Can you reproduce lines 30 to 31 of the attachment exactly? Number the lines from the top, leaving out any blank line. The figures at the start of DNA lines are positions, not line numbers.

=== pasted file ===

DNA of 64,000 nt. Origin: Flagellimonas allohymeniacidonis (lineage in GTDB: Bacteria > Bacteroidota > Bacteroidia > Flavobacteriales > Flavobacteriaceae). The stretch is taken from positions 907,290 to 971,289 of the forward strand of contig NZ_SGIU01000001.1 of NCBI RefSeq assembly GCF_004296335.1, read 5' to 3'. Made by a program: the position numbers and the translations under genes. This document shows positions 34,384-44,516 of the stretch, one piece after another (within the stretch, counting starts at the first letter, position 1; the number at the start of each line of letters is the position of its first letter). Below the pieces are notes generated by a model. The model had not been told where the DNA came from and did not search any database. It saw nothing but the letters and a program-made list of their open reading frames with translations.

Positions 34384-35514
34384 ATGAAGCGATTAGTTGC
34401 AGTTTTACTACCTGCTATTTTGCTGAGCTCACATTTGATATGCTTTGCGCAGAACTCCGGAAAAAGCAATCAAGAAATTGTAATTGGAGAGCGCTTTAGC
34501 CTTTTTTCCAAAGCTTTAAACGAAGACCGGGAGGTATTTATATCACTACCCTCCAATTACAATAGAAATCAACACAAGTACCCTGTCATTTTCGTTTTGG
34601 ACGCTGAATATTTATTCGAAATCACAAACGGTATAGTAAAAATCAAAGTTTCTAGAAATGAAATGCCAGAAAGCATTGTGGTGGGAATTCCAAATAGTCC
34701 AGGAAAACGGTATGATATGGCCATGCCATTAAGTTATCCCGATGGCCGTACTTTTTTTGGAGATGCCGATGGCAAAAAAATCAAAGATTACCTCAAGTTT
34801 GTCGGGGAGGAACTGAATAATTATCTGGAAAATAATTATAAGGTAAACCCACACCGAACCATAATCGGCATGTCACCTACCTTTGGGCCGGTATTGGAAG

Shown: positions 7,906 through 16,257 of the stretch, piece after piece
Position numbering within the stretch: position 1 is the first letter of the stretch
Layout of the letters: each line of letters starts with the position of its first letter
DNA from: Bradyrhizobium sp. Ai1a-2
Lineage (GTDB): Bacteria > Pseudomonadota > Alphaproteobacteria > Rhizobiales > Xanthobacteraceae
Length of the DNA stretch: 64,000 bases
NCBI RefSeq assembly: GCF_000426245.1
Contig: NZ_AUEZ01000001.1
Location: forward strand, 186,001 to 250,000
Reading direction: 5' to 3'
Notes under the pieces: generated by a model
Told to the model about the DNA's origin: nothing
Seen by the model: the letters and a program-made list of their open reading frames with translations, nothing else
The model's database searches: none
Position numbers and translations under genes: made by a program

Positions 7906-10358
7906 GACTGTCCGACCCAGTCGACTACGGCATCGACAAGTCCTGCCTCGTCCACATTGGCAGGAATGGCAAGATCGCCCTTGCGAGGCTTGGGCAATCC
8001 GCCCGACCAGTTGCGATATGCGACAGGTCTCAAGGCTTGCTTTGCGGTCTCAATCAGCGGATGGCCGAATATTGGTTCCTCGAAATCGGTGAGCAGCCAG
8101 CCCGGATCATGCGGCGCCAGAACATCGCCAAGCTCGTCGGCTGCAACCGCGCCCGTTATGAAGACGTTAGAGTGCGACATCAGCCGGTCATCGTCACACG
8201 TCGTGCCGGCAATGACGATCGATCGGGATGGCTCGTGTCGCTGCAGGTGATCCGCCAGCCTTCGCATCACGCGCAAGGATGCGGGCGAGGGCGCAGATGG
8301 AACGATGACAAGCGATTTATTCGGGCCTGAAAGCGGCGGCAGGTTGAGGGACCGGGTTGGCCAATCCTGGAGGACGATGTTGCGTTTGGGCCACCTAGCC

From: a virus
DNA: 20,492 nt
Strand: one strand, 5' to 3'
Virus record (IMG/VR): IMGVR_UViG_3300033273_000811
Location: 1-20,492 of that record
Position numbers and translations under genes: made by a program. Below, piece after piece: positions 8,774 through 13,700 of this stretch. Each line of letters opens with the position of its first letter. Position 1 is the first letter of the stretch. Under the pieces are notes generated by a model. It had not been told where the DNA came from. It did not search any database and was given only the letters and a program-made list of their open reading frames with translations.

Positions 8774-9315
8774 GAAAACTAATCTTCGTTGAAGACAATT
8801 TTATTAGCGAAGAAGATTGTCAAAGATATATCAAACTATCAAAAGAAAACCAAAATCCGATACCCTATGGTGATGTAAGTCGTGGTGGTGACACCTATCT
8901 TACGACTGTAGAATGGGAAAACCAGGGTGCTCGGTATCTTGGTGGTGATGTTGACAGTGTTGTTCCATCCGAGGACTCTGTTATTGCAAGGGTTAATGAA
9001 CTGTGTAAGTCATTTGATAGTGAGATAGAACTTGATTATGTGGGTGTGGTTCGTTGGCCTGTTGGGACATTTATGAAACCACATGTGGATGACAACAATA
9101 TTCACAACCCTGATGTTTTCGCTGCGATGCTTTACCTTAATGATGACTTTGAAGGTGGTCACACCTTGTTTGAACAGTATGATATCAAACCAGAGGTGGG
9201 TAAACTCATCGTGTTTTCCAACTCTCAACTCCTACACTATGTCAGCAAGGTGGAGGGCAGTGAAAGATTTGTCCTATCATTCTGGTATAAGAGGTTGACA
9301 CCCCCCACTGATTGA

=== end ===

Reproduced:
From: a virus
DNA: 20,492 nt